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Yoga combines deep stretching-strengthening exercises with achieving a state of mental focus through breathing. Originating in India a few thousand years ago, yoga was designed to be a comprehensive spiritual practice. Over the past 30 years, however, yoga has been popularized in the United States with an emphasis on the physical benefits of the asanas (yoga poses) taught in a class setting.

In a typical yoga class, a dozen or so practitioners gather in a quiet room for about an hour. Through clear verbal instructions, the yoga instructor leads the class through various asanas. Many different flavors of yoga exist, but the common hallmarks of any yoga class include deep breathing, awareness of one’s own body, a focus on being in the moment and stretching-strengthening. Yoga can also be practiced at home or with a partner.


Many recent scientific studies have attempted to prove that yoga benefits our health:

Subjective Measures

People who practice yoga regularly believe that it is valuable in preventing and managing chronic health problems and low back pain. In a questionnaire of over 3,000 yoga practitioners, almost all of those surveyed claimed that yoga benefited them in some way.

Low Back Pain

Many studies have examined whether yoga can alleviate lower back pain. Few if any studies show that yoga is significantly better than other core-strengthening exercises or physical therapy in ameliorating low back pain. Yoga has indeed been shown to improve strength, flexibility and balance.

Carpal Tunnel Syndrome

In a small study, a yoga regimen was shown to be more effective than wrist splinting or no treatment in relieving the signs and symptoms of carpal tunnel syndrome.


In a study of women (average age 75) with hyperkyphosis (excessive concave curvature of the upper back), a few months of yoga twice a week resulted in small but significant positive changes: their height increased by a mean of 1/2 cm, forward curvature diminished and they were able to get out of chairs faster. Furthermore, about half reported increased postural improvement and improved wellbeing. In another study of the elderly, compared to a standard exercise regimen or no activity, those who were involved with a regular course of yoga showed significant improvements in quality-of-life measures.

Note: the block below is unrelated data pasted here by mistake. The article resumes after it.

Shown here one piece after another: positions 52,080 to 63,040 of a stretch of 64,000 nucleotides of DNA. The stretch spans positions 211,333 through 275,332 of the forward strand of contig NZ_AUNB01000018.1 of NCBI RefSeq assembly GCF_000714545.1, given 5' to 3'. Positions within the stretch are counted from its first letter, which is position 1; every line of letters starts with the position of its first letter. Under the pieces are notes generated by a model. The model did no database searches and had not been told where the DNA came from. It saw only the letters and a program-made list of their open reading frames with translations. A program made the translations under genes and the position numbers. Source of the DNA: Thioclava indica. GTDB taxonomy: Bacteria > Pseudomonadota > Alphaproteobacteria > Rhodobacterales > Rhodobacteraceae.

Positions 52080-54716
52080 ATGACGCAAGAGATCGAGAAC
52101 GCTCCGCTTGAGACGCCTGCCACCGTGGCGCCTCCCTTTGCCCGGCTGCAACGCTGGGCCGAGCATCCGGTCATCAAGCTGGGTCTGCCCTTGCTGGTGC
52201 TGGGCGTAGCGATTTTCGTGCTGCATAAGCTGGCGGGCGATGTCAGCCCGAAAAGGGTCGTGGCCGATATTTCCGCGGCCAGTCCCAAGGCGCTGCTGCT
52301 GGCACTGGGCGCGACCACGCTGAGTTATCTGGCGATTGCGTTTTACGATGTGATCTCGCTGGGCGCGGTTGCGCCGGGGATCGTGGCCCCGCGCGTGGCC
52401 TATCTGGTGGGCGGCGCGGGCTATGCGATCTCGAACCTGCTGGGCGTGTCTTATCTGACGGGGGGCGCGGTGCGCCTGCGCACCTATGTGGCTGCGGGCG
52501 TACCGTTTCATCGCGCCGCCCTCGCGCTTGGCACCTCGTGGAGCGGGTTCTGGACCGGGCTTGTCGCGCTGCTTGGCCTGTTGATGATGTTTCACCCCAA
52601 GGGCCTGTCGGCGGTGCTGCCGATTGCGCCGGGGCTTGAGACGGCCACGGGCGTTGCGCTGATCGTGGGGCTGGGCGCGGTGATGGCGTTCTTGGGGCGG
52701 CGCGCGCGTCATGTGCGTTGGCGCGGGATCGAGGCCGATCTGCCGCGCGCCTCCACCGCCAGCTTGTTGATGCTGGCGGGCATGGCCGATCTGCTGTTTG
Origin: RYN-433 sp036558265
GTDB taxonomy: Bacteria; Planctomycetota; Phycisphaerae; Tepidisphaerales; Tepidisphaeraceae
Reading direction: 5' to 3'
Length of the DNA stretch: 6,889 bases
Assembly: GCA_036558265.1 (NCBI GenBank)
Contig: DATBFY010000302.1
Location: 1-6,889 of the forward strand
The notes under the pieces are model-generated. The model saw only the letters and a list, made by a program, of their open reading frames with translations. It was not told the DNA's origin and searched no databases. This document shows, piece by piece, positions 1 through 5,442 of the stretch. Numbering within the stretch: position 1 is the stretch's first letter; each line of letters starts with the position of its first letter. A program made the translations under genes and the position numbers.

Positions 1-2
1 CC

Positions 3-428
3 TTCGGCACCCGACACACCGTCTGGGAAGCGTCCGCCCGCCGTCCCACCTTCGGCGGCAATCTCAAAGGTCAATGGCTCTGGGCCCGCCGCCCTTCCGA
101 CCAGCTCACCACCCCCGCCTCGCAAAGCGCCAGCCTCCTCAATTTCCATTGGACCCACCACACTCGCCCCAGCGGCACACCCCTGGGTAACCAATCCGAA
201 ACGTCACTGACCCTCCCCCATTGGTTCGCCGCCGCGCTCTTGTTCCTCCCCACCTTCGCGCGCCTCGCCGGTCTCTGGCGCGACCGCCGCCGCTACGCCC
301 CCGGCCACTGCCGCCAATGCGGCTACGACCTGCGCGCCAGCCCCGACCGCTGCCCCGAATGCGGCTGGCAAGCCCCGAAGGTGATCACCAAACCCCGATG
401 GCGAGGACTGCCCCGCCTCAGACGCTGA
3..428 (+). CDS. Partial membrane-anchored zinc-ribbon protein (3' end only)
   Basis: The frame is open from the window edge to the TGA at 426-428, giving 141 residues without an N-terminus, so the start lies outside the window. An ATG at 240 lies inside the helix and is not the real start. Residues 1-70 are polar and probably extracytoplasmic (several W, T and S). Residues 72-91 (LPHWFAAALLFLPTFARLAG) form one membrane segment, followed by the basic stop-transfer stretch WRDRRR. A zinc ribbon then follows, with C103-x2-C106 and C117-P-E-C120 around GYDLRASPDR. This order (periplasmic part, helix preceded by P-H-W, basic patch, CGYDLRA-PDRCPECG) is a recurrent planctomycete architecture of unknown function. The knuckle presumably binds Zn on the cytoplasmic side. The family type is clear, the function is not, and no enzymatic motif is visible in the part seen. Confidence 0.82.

One study demonstrated that a short period (11 weeks) of yoga 1 hour perday reduced blood pressure in hypertensive subjects. In patients with heart disease who practiced yoga for an entire year, compared to controls, there was a trend in decreased anginal episodes per week, improved exercise tolerance and decreased body weight.


In a review that examined a few studies of people suffering with anxiety-related disorders, yoga tended to lessen the distress caused by anxiety. The most rigorous and promising experiment occurred with regards to obsessive compulsive disorder (OCD).

In summary, the verdict is still out on whether yoga has statistically significant positive physical and psychological effects. Many of the studies done on yoga, including the ones listed above, have serious methodological flaws. Clearly, yoga is not a magic bullet for what ails us. It is safe to say, however, that the vast majority of people who do yoga regularly derive subjective benefits from their practice.


Simply put, yoga is extremely safe. That being said, along with any physical activity, people do get hurt performing asanas. Common injuries occur due to repetitive muscle strains and over-stretching of the neck, legs and knees. An experienced instructor (you can inquire about your instructor’s credentials) who knows about your pre-existing injuries and awareness of one’s own physical limitations are the key ingredients to an injury-free yoga experience.


Positions Left to Right: An asana known as “Upward Facing Dog”, which stretches the front of the body, including the chest and abdomen, while actively engaging the gluteus muscles and quadriceps.

An advanced yoga pose called ‘Wheel”. This asana strengthens and flexes the back.

“Seated Twist” aims to stretch the lateral aspect of the leg and buttocks while increasing rotation of the lower back.


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